16. The Terminator
Though a lot of guys don't like working on it, once in a while we have to mess around with the wiring on our Mopars. For real street use, reliability is the key, so here's the real deal. Get rid of the cheap crimp connectors and use OE-style, noninsulated terminals. Use a pro-type crimper tool, which folds over the crimp tabs and indents the solid backing of the terminal for an OE-quality crimp. Once crimped, drop a bead of solder in the connection and you've got a terminal that won't fail. Use OE-style insulating cases and connectors or, minimally, some heat-shrink tubing. The worst approach is using cheap insulated aftermarket terminals crimped with nasty low-buck crimpers that just squeeze the terminal. These connections start out poor and will usually fail in time.

17. Connector Conductivity
A sound electrical connection is with minimal resistance. This means a good mechanical fit and no corrosion. Unfortunately, given all the years since they were new, corrosion on terminals is all too common on old Mopars. What to do? A dip in a mild acid solution, such as PPG's Metal Prep will quickly dissolve the corrosion, restoring the conductivity of the connection. Rinse the cleaned terminal with water, dry, and hit it with some WD-40 to protect the bare metal. A dab of dielectric grease will protect the connection practically forever.

No Fuelin' Around
18. Cool Fuel
We all know fuel octane is down from the good old days, but it seems today's fuel is more sensitive to heat than the stuff that was around when 'Cudas were new. Fuel-injected cars, with their high-pressure fuel systems, are largely immune to the problems of fuel percolation, vapor lock, and gasoline boiling in the carb's bowls during hot soak. This unfortunate problem is ugliest with aluminum carbs, the material used to make our Mopar's old Carter AFB and AVS mixers.

What to do? First, use a thick, heat-insulating gasket between the carb and the intake, which was OE on most Mopars. If an aluminum manifold is used, particularly in hot climates, block or restrict the exhaust crossover. Finally, make sure you use a fuel return line, which circulates excess fuel capacity back to the tank, allowing cooler fuel from the tank to continuously circulate back up to the carb. Many factory high-performance cars had return lines stock. This system can be retrofitted into standard cars, or a system can be fabricated using a fuel filter with a return fitting and running a steel line back to the tank.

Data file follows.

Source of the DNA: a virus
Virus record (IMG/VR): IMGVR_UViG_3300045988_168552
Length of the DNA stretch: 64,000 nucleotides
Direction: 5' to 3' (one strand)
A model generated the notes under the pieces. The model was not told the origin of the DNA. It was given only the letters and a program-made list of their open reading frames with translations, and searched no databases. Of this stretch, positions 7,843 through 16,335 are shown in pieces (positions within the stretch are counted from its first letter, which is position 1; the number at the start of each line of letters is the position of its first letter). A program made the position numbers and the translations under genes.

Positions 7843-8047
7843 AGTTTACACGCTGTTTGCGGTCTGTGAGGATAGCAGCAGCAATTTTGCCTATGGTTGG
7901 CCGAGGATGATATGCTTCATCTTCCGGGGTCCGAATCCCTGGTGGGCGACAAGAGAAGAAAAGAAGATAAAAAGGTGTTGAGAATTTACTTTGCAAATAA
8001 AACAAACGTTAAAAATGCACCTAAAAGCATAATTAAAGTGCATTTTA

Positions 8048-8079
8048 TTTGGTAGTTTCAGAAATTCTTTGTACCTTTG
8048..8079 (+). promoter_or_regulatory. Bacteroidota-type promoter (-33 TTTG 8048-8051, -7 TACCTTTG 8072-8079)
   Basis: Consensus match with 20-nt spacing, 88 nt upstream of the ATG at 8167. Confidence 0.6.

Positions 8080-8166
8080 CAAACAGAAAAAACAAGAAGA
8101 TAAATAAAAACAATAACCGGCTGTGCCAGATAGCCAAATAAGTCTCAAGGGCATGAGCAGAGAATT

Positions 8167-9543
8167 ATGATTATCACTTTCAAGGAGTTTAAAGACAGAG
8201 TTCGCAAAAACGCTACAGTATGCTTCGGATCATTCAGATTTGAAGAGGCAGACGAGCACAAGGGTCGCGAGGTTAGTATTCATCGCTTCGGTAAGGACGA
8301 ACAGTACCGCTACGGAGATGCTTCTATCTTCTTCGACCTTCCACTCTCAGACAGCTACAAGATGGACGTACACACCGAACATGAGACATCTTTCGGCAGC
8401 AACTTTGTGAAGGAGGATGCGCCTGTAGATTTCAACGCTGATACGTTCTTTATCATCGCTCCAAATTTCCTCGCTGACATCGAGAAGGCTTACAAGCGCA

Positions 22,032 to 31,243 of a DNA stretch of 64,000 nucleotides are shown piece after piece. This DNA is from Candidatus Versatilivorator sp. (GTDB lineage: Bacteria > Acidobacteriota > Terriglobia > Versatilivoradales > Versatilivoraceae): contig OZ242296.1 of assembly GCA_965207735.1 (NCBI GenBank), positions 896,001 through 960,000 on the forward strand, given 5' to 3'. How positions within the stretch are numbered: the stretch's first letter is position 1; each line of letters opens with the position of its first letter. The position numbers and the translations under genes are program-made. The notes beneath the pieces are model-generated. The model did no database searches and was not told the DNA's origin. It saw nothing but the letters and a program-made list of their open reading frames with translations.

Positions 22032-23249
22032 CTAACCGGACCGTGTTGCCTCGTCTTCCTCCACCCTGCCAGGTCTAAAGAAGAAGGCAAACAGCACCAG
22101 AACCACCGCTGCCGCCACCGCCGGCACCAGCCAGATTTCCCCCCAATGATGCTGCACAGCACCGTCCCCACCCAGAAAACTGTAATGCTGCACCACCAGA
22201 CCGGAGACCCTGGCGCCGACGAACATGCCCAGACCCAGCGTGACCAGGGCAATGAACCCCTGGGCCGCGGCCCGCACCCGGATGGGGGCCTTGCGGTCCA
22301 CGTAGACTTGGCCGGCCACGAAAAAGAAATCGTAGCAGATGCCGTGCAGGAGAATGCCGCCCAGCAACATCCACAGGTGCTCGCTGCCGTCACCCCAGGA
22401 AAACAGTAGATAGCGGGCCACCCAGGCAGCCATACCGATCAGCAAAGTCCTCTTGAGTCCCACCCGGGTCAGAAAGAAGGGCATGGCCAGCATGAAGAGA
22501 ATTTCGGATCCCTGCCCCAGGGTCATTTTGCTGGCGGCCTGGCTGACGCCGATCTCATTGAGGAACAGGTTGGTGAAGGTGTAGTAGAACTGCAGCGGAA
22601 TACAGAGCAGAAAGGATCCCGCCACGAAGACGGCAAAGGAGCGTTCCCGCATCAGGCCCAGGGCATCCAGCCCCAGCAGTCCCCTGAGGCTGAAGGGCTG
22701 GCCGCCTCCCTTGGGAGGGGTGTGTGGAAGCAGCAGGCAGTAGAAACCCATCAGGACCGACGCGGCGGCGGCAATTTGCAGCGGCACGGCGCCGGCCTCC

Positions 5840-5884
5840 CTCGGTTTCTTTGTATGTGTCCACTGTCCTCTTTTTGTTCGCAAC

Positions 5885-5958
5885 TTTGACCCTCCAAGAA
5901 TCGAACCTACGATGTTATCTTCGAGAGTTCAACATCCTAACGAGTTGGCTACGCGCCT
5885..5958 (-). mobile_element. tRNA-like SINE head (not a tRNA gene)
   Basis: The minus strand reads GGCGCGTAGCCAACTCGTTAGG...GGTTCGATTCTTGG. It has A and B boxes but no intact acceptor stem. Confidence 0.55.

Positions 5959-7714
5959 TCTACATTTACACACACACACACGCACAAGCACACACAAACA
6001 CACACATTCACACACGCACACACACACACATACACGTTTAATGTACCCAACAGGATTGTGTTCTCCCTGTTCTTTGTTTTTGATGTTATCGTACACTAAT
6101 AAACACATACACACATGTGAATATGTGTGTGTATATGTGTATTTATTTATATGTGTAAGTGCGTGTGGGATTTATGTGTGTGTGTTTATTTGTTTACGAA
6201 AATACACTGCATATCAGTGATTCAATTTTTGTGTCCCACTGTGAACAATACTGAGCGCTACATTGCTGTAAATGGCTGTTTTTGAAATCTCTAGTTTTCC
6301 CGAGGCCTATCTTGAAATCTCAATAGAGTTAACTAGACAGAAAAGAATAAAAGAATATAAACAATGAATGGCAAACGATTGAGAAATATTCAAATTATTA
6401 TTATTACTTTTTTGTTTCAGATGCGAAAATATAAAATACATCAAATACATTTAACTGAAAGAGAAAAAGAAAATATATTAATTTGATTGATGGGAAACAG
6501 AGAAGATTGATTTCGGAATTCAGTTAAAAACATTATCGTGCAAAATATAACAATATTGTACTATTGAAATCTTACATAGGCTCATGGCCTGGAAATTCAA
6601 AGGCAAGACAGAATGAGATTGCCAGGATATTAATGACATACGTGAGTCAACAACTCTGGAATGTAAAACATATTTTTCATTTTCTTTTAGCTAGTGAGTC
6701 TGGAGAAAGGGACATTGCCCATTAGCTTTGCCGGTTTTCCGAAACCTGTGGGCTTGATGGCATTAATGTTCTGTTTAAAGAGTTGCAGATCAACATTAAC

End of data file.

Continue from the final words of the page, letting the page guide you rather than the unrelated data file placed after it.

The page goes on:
19. Pressure Point
Without fuel getting to the carb, you're dead in the water. Factory HP cars used a 3/8-inch fuel line versus 5/16-inch lines in lesser models. The fatter fuel system is being re-popped by aftermarket line makers, so why not upgrade? Even with the good lines, the pump has to deliver the fire-juice, and again, the factory used special pumps in hi-po applications. Get the good pumps if running mechanicals; both Holley and Carter make new pumps similar to the factory performance units. Verify the fuel pressure with a mechanical gauge, such as this online unit on David Frieburger's Duster. For long treks, consider an electric pump near the tank. Not only will it help prevent vapor lock, but it can save your butt if the mechanical piece fails.